Items of interest to beekeepers 17 June 2018

Fran Bach, (former) Western Apicultural Society Journal and Washington State Beekeepers newsletter editor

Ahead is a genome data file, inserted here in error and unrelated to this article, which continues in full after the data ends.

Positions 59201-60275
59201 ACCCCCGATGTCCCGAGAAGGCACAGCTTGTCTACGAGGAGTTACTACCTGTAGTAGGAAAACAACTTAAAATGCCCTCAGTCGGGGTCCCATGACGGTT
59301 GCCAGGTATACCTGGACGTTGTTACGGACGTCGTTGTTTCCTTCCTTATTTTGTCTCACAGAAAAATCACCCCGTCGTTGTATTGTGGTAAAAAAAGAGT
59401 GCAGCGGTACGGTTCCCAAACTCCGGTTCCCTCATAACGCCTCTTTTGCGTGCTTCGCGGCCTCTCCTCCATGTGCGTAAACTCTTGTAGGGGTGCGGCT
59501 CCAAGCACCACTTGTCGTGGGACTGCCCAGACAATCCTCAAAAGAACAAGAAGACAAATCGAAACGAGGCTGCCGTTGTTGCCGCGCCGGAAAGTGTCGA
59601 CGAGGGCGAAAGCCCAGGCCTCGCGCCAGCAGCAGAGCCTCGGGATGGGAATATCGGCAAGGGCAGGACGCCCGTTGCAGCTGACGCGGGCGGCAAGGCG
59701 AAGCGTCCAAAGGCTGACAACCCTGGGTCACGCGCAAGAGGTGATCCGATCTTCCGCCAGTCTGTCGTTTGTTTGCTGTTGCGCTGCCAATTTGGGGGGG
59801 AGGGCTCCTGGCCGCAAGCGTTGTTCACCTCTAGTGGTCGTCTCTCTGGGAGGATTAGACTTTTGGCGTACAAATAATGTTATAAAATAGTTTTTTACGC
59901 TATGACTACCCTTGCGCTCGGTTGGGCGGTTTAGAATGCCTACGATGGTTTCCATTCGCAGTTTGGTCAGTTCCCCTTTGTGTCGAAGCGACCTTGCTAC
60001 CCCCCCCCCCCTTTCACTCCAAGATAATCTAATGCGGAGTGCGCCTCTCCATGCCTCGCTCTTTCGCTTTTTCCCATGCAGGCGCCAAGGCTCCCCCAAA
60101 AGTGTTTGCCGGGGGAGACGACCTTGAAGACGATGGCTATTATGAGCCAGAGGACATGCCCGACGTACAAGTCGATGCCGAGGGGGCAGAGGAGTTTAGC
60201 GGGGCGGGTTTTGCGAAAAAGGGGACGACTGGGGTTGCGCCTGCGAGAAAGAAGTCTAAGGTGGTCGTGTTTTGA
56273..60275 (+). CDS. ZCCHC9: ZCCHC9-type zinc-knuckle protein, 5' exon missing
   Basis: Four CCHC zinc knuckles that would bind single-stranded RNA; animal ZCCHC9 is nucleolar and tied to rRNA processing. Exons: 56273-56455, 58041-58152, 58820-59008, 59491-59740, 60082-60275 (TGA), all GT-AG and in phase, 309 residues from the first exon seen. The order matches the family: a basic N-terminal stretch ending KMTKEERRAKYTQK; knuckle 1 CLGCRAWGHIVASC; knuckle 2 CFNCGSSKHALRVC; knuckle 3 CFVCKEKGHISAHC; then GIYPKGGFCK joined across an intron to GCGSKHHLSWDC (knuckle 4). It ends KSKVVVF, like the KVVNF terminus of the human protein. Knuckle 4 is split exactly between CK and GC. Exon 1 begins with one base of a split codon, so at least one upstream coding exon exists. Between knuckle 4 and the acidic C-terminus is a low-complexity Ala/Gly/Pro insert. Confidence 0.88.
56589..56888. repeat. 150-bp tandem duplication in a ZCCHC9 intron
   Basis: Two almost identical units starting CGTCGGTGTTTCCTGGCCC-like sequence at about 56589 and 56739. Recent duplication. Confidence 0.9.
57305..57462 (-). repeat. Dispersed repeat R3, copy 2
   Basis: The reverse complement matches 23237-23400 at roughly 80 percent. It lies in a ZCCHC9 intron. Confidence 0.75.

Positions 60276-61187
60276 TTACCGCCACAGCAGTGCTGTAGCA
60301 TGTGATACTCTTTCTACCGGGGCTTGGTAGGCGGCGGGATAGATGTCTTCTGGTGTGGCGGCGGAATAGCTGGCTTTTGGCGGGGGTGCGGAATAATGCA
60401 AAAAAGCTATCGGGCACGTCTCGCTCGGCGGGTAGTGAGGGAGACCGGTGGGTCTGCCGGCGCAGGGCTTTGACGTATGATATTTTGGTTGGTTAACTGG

WHAZZUP WAS! 2018 CONFERENCE AUGUST 3 – 5 Plan to join beekeepers from across the West in August to meet and mingle with some of the most-influential and knowledgeable beekeepers. Expect some fun! We’ll convene the 41st Annual Western Apicultural Society (WAS) Conference on Friday, August 3, at the brand-new, eclectic, and undeniably unique Jack’s Urban Meeting Place (JUMP) in Boise, Idaho, a venue that truly offers something for everyone. Jennifer Berry and Randy Oliver will open the program with updates on current research projects. Dr. Dewey Caron will present on “Varroa, Forage, Pesticides – HBHC Resources for WAS.” The “Two Jerrys of Beekeeping” will tell us about Bayer’s current efforts to improve beekeeping (Jerry Hayes) and provide a personal perspective addressing the role of technology in beekeeping’s past and future (Jerry Bromenshenk). Sarah Red-Laird will lead a Next Gen session under the moniker, “The Future of Beekeeping is Ours!” and also present on “Education Programs, Research Projects, and University Collaboration on the Advancement of Saving Bees.” Melinda Jean Stafford will share insights for increasing success in young apiarists.  Following Sarah’s Next Gen session, an unofficial Pub Swarm will spend the evening exploring Boise’s new Ale Trail (get the app online for either Apple or Android systems) On Saturday, August 4, Jennifer and Randy will invite a handful of young beekeepers to join them on the outdoor JUMP patio, complete with pop-up apiary. The entire inspection will be visible to the rest of us through ceiling-to-floor windows as well as heard by way of Jennifer and Randy’s wireless mics. Later, Dr. Jamie Strange will share the state of the art on bumble bee biology and practical aspects of bumble bee culture. Dr. Ramesh Sagili will provide information on honey bee nutrition and an update on his activities with Bee Informed Partnership. And Ellen Topitzhofer will recount results from years of observations as a member of the Pacific Northwest Tech Transfer Team. Dr. Ron Bitner will present on “Bee-Friendly Farming: Ground Cover for Native Bees.” In the evening, we’ll be able to observe the practical application of his knowledge at Bitner Vineyards, the location of our annual banquet. We will conclude Sunday morning, August 5, with a panel discussion focusing on various master beekeeper programs available throughout the country. Panelists will describe their respective programs in the context of ability to provide positive community outreach as well as insight into how to develop a successful program. The WAS Conference is open to all. Come to Boise August 3–5, learn about recent advances in beekeeping, and enjoy the wonderful, summer climate in one America’s most-livable cities. For updates, visit: Steve Sweet, President —– BIP LAUNCHES FORST SOCIAL SCIENCE SURVEY – PLEASE PARTICIPATE! Hi there! As beekeepers, we all love to talk about bees and why we love what we do. Most surveys focus on the bees themselves, but for this one, we are interested in YOU! BIP is working with social scientists at the University of Minnesota to understand more about who beekeepers are, beekeeping organizations, what motivates your beekeeping, your perspectives on beekeeping policies, where you go for information about beekeeping, and what most concerns you in beekeeping today. There are a couple personal questions but don’t worry, your responses are anonymous and will be kept completely confidential! Although we don’t ask about your favorite color or your favorite meal (Red and cheeseburgers, right?), your participation will help us understand beekeepers and help the beekeeping community, BIP, and others develop strategies to promote and realize the benefits of beekeeping and best management practices. Within six months of completing the survey, we’ll send you a link to a BIP blog post with summary insights about the results and what it might mean for the future of beekeeping. Right now you are probably really eager to complete this survey so here’s what you do. Follow the link below and start answering questions! The survey should only take 10-15 minutes. We’ll only keep this survey open until July 13th, so don’t miss out – get started now! Thanks for all your help. We are all in this together and we are excited about this branch of our research! PS – If you have any questions or concerns about the survey, please contact Christopher Thoms at the University of Minnesota,, 612.624.0702. —– Sammy Ramsey, of the vanEngelsdorp Bee Lab, University of Maryland, spoke at the April meeting of the Alameda (CA) Beekeepers Association. This is a summary of his research findings, published in the most recent ABA newsletter. HOW DO VARROA MITES FEED ON BEES? Conventional wisdom is that Varroa mites feed on bees’ hemolymph, which is like blood. When Sammy reviewed the research, he didn’t think it actually supported that. His PhD thesis was to determine how mites feed and what they feed on. He compared Varroa mites to other arthropods that feed of hemolymph or blood and found differences: • Their digestive systems and excrement are quite different • They are not closely related genetically Next, he did an observational study of where on bees Varroa mites fed. Looking at mite placement, he found 99 percent of mites on the bottoms of the bees, wedging themselves under the plates called the metasomal sternites/tergites. The mite pierce multiple layers of soft tissue in the membrane between sternites/tergites and then inserts its feeding tube to feed on the “fat body.” Bees typically have a long section of fat, the fat body, running along their undersides. This is an organ, not just a mass of tissue, with nine different functions, including growth and development; metamorphosis; metabolic activity; water and temperature regulation; protein synthesis; immune function; and synthesis of vitellogenin, the substance that allows some bees in the colony to overwinter. When a mite has been feeding, it gets smaller and more dispersed. This indicates two things: The mite injects something into the bee to predigest tissue; and that fat is the mite’s food. Next, he stained the fat content and hemolymph of bees with specific stains that would fluoresce under a spectrophotometer. Then he put in mites and allowed them to feed. The mites consistently showed they had fed on fat. Finally, he raised groups of mites off bees, feeding them on various combinations of fat body and/or hemolymph. Mites that were fed on fat body laid the most eggs. Mites fed only on hemolymph laid no eggs. Moreover, mites fed hemolymh died as quickly as those fed nothing. Those fed on fat body lived substantially longer. His conclusion is that the mites feed on the fat body of the bee, not the hemolymph. He has also found bacteria inside bees near the feeding wound, and the bee’s immune system doesn’t seem to attack them. The bacteria haven’t been identified yet. Mites that kill colonies the quickest are also the ones that have a better chance of dispersing into other colonies. He thinks beekeepers should treat or intervene in some way, for example, by removing drone comb right before the drones hatch. He advises using more than one type of treatment, so you reduce mites with different characteristics with the different methods. Brood breaks are helpful, but there will still be mites on the adult bees. His data shows that in four consecutive years, beekeepers who treated for Varroa lost fewer colonies than those who didn’t treat. Why does this matter? It shows: • Need to update recommendations for treatment timing. • Supplementing protein without controlling Varroa is not helpful. • This info could lead to the development of systemic pesticides for Varroa. • Important to make sure bees that will overwinter, which are developing in the cells in August, are not harmed by Varroa—so that’s a good time to treat. —– Bee Informed Partnership Blog, June 11, 2018 DRIFT Bees have incredible navigation abilities that allow them to fly miles away from the colony to forage and return home with enough precision to locate the entrance to their colony, even when there are dozens of nearly identical hives within a small apiary site. The current understanding of navigation is that a combination of position relative to the sun and landmarks across the landscape get them close and then a combination of visual cues and pheromones to precisely locate the colony entrance. When a returning forager ends up returning to the wrong colony, she is typically not attacked as a robbing bee but accepted into the colony due to the pollen or nectar she carries. This process, known as drift, can lead to significant variations in colony strength over time and increase the potential for the spread of diseases and parasites within an apiary. Drift is generally not viewed as a huge problem, but there are some steps beekeepers can take to mitigate the amount of drift happening in their apiaries. When colonies are aggregated in large numbers and placed in rows of pallets, as is common in a commercial setting, there is potential for excessive drift. Many beekeepers elect to paint all of their woodware white, and this decision may be based on tradition, aesthetic, or other considerations. Others use a variety of colors, which creates a more vibrant apiary and may also help returning forages with orientation. While bees do not see the same spectrum of colors as humans, they are able to distinguish between different shades, assisting them in orientation. In general dark colors should be avoided, particularly in excessively warm and sunny locations, so colonies will not become excessively hot.  However, a mix of pastel colors and tones can provide some variation to help bees distinguish individual colonies without adding the potential for thermal stress. In addition to variations in color, placement relative to other colonies and objects in the landscape can offer navigational aids that limit drift. Many beekeepers have observed that when a number of colonies are placed in a long line the colonies at the downwind end of the line accumulate more bees and yield greater honey harvests while those at the upwind end of the line are often short on bees and lighter in honey stores. By placing an array of hives in circles or arcs, with entrances pointed in different directions, the downwind drift effect can be lessened.  Prominent landscape features can also be helpful in providing orientation assistance. In addition to potentially providing a windbreak, a structure, tree line, or hedgerow close to hives can reduce drift. Orientation landmarks can be particularly important when setting up yards for mating nucs. It is essential that queens return to the correct nuc after orientation and mating flights so extra consideration should be given to visual cues in order to minimize drift in mating yards. Drift is not something that most beekeepers give a lot of thought and it is certainly not among the most critical factors impacting colony health. Nevertheless, there is a growing understanding of the impacts of horizontal transmission of varroa mites between colonies and the ability to control varroa levels within and between apiaries. Phoretic varroa on drifting foragers are one way that ‘clean’ colonies may become reinfested. Given the ever-increasing number of challenges to bee management, reducing drift represents one area where beekeepers can potentially reduce colony stress for a minimal amount of effort. Written By: Dan Wyns I was introduced to honey bees over a decade ago while in New Zealand on a working holiday and have been consumed with caring for and learning about them ever since. Prior to joining BIP I was a commercial beekeeper in New Zealand and western Canada where I was fortunate to gain a diversity of beekeeping experience across a variety of climates and agricultural landscapes. I joined BIP in 2014 as a member of the PNW tech transfer team and spent 3 years working with beekeepers across OR, WA and ID. The addition of a Tech Transfer position in Michigan has allowed me to carry on working with bees and beekeepers while relocating to my home state.  I was born in Grand Rapids, raised in Grand Haven, and studied in Ann Arbor so the opportunity to serve the beekeeping community here is especially satisfying. My family roots run deep in Michigan horticulture and I look forward to continuing that tradition by working to promote colony health and support local agriculture. —– Sent by Tim Hiatt, Washington State, from Capital Press, June 15 2018 – BEEHIVE SOLAR PROJECT DRAWS OPPOSITION By Mateusz Perkowski A farmland conservation group is appealing a 73-acre solar project in Oregon’s Clackamas County which won land use approval because beehives will be raised on the property. 1,000 Friends of Oregon, a nonprofit, is challenging the county’s conditional use permit for the project near Estacada before the state’s Land Use Board of Appeals. Meanwhile, the Oregon Board of Agriculture is also asking state land use regulators to consider issuing emergency rules in reaction to the project. Clackamas County approved the permit from Steve Schmitt and Pacific Northwest Solar LLC last m! onth, finding the solar facility will not preclude the property’s use as a commercial agricultural enterprise. The project developer proposes keeping about 100 honeybee colonies at the site while cultivating “bee-friendly forage” around the solar panels and “shade resistant native plants” beneath them. Under Oregon’s land use law, solar power facilities can be no larger than 12 acres without an exception to the statewide goal of preserving farmland. However, a hearing officer with Clackamas County has ruled the project will take up less than 12 acres since the area under the panels will be used for forage. “There does not seem to be any disput! e that an apiary is a farm use,” said Fred Wilson, the county! ’s hearing officer. The project developer estimated the apiary will generate $75,000 per year but opponents claimed the actual revenue would be about 80 percent lower. Despite these differences, the hearing officer was convinced the apiary qualified as a commercial agricultural enterprise. “Even if income is less than the projected amount, the proposed apiary seems more likely than not to produce significant amounts of income that would still constitute contributing in a substantial way to the area’s existing agricultural economy,” he said. Although the hearing offi cer found that using the site for renewable energy and a farm use “would seem to be a win-win scenario,” his rationale is troubling to the Oregon Farm Bureau. A similar justification could be used to build a shopping mall on high value farmland if goats were allowed on the property, said Mary Anne Cooper, public policy counsel for the organization. “As much as that would be a fun shopping mall, it’s not a farm use,” Cooper testified before the Oregon Board of Agriculture during its June 7 meeting in Hood River, Ore. The board, which advises the Oregon Department of Agriculture, unanimously decided to send a letter to the Land Conservation and Development Commission to consider emergency rules for the situation. A broader resolution calling for stronger land u! se protections for farmland when siting solar projects and other ener! gy facilities was also unanimously approved by the Board of Agriculture. For example, the resolution “supports a better definition of highly productive farmland” to consider factors other than just soil types, such as irrigation availability or unique climate. Concern about solar development on farmland has already convinced Yamhill County to prohibit such facilities on top soil classes while Marion County has excluded them from “exclusive farm use” zones, said Jim Johnson, ODA’s land use specialist. —– TWO HEALTHY BEES 2020 WEBINARS DURING POLLINATOR WEEK. COMMERCIAL BEEKEEPING PLANS AND DEFORMED WING VIRUS UPDATE Register for these webinars here: Webinar #1: June 19, 2018, 12 – 1 p.m. EDT Hive Management 2.0: Developing a Practical Tool for Commercial Beekeepers Dr. Brandon Hopkins, Assistant Professor, Department of Entomology at Washington State University, and Brody Tomazin, Commercial Beekeeper Commercial beekeepers have many decisions to make each day that can have major impacts on bee health. What if there was a reliable system to track those decisions, plus evaluate the immediate and long-term impacts of those decisions? This webinar will provide an overview of a tool we are developing that does just that, seamlessly integrating into beekeepers’ workflow and optimizing ongoing management strategies for improving commercial honey bee colony health. Dr. Brandon Hopkins was a leader in the development of cryopreservation of honey bee germplasm for breeding and conservation, a discovery that enabled the establishment of the world’s first honey bee germplasm repository at Washington State University (WSU). He also administers the WSU Disease and Diagnostic Laboratory, a facility that provides beekeepers with timely information on the health of their colonies.  His research efforts have been focused on developing practical solutions for the beekeeping industry, ranging from bee breeding to Varroa control. Brody Tomazin, Commercial Beekeeper Brody Tomazin is a beekeeper in Blackfoot, Idaho, and president of the Idaho Honey Industry Association. He and his father-in-law Jay Miller run 2J Honey Farms and Round Valley Honey Company. They currently manage 4,000 hives. Webinar #2: June 21, 2018, 12 – 1 p.m. EDT The Changing Face of Deformed Wing Virus Dr. Stephen Martin, Professor, School of Environment & Life Sciences at University of Salford, Manchester, UK, and Randy Oliver, Commercial Beekeeper and Founder of The spread of the Varroa mite has dramatically changed the viral landscape of the honey bee since the mite’s first arrival in the U.S. Research shows that the situation is continuing to evolve, as the deformed wing virus is consistently evolving, too. This webinar will briefly outline the history of this virus, its association with Varroa, how it is changing and practical insights on what this means for beekeepers. Dr. Stephen Martin’s research program uses social insect systems (ants, bees and wasps) to investigate the role of pathogens and pests on their population dynamics, as well as the evolution of chemical recognition systems. Dr. Martin spent seven years in Japan studying hornets and then seven years working with the National Bee Unit in the UK on the Varroa mite, followed by 12 years at Sheffield University to continue his honey bee research and chemical ecology research. In 2012, Dr. Martin moved to Salford University, Manchester. His research has generated 200+ publications, including ones in Nature and Science. Currently, Dr. Martin’s research focuses on understanding the interactions between the deformed wing virus, the Varroa mite and the honey bee. Randy Oliver, Commercial Beekeeper and Founder of Randy Oliver owns and operates a small commercial beekeeping enterprise in the foothills of Grass Valley in northern California. He and his two sons manage about 1,000 colonies for migratory pollination and produce queens, nucs and honey. He has over 40 years of practical beekeeping experience, and he holds B.S. and M.S. degrees in Biological Sciences. Randy researches, analyzes and digests beekeeping information from all over the world in order to broaden his own depth of understanding and knowledge, and also to develop practical solutions to many of today’s beekeeping problems, which he then shares with other beekeepers through his various articles in bee magazines, his speaking engagements worldwide and on his website: —– BEE JOBS 1. Postdoc in Insect Phylogenomics, Cornell University, Ithaca, New York We seek a candidate with a strong background in systematics, evolution, and phylogenomics to conduct research on the phylogenetic relationships and patterns of diversification among the aculeate wasps and bees. A full description of the position and application procedures can be found at:–Department-of-Entomology_WDR-00015174 2. Postdoctoral associate position in mathematical modeling and analysis of pollinator disease transmission, McArt Labs, Cornell University, Ithaca NY The Ellner, Myers and McArt labs at Cornell University are looking for a postdoctoral researcher to join an interdisciplinary team focused on understanding the spread of disease in bee populations as mediated through their pollination activities. Position available for two years. Open immediately. Brief descriptions of the overall project can be found via the following links: Please contact Steve Ellner ( and Chris Myers ( directly if you are interested in the position, including your CV, a brief 1-paragraph statement of interest and a list of 2-3 references who we can contact for reference letters. 3. Postdoctoral Position at the University of Arizona, Tucson: Understanding the performance of distributed problem-solving strategies in social insects. We are looking for a postdoctoral researcher who will develop, perform, and publish empirical and modeling studies of ant and bee behavior, focusing on how these animals solve problems as a group, and which strategies of collective organization may represent adaptations to particular environments or problems. This position is part of a DARPA-funded collaboration to develop better active cyberdefense strategies using distributed agents. Send inquiries to Anna Dornhaus ( Review of applications will begin on June 20th and continue until the position is filled. Candidates should apply to 4. Two new bee health researchers for the Salud Apicola 2020 programme of Fraunhofer Chile Research. The position is based in Santiago de Chile, however, the programme covers Argentina, Costa Rica and Colombia initially. Spanish is a must. Position 1: Position 2: —– CATCH THE BUZZ 1. To Give Bees a Break, Farmers Pollinated an Apple Orchard Using Drones – With bee populations continuing to decline, farmers, conservationists, and technologists alike are busy searching for a solution to help carry out pollination. A New York-based company recently lent a high-tech hand to assist a local apple orchard pollinate its 300 acres of tasty crops. The Beak & Skiff Apple Orchard in LaFayette called in startup Dropcopter and its pollen-spreading UAVs (unmanned aerial vehicles) to perform the world’s first apple orchard pollination by drone. 2. Fungicides Seem to be Much More of a Problem Than We Thought When it Comes to Honey Bees – Highly variable winter weather and mites have hammered Ian Merwin’s honey bee hives for losses in recent years. And this Trumansburg, N.Y., grower counts on them to pollinate 150 apple varieties in three orchards at his Black Diamond Farm. But something more was happening. Working with Cornell Entomologist Christopher McArt, additional bee health challenges were discovered on this 64-acre farm in New York’s Southern Tier region. “Beekeepers have been losing honey bees at an alarming rate,” McArt says. “Our research indicates fungicides pose a much higher risk to bee health than previously realized, potentially making the bees more susceptible to disease. Using fungicides in tandem with insecticide sprays can make the insecticides even more toxic to the bees.” 3. New Computer Simulation Program from UK Predicts Colony Development with Exposure to Pesticides, and More – The many threats facing bumblebees can be tested using a virtual safe space created by scientists at the University of Exeter.   Bumble-Beehave provides a computer simulation of how colonies will develop and react to multiple factors including pesticides, parasites and habitat loss.    The tool lets researchers, farmers, policymakers and other interested parties test different land management techniques to find out what will be most beneficial for bees. Field experiments can be very timely and costly, so results from Bumble-Beehave can help refine and reduce the number of experiments needed.    The program – freely available online – is a powerful tool that can make predictions, according to a new study published in the Journal of Applied Ecology.    “We know that pollinator decline is a really big problem for crops and also for wildflowers,” says Grace Twiston-Davies, of the Environment and Sustainability Institute at the University of Exeter’s Penryn Campus in Cornwall.    “Bumble-Beehave takes into account the many complicated factors that interact to affect bumblebees. This provides a virtual safe space to test the different management options. 4. New Research Shows Impact of Bees on Coffee Productivity – Bees and other pollinators play an outsized role in the world’s food supply, but it was often considered that their effect on coffee production was negligible. New research demonstrates that bee pollination can result in a 10 to 20 per cent ‘pollination effect’ in coffee. More than that, bee projects can contribute to improved livelihoods for coffee farmers and their families. “It’s common knowledge that bees are in jeopardy around the world, which is why this research is so important. Every day we learn more about how bees and other pollinators are indispensable players in food production,” said Janice Nadworny, co-director of Food 4 Famers.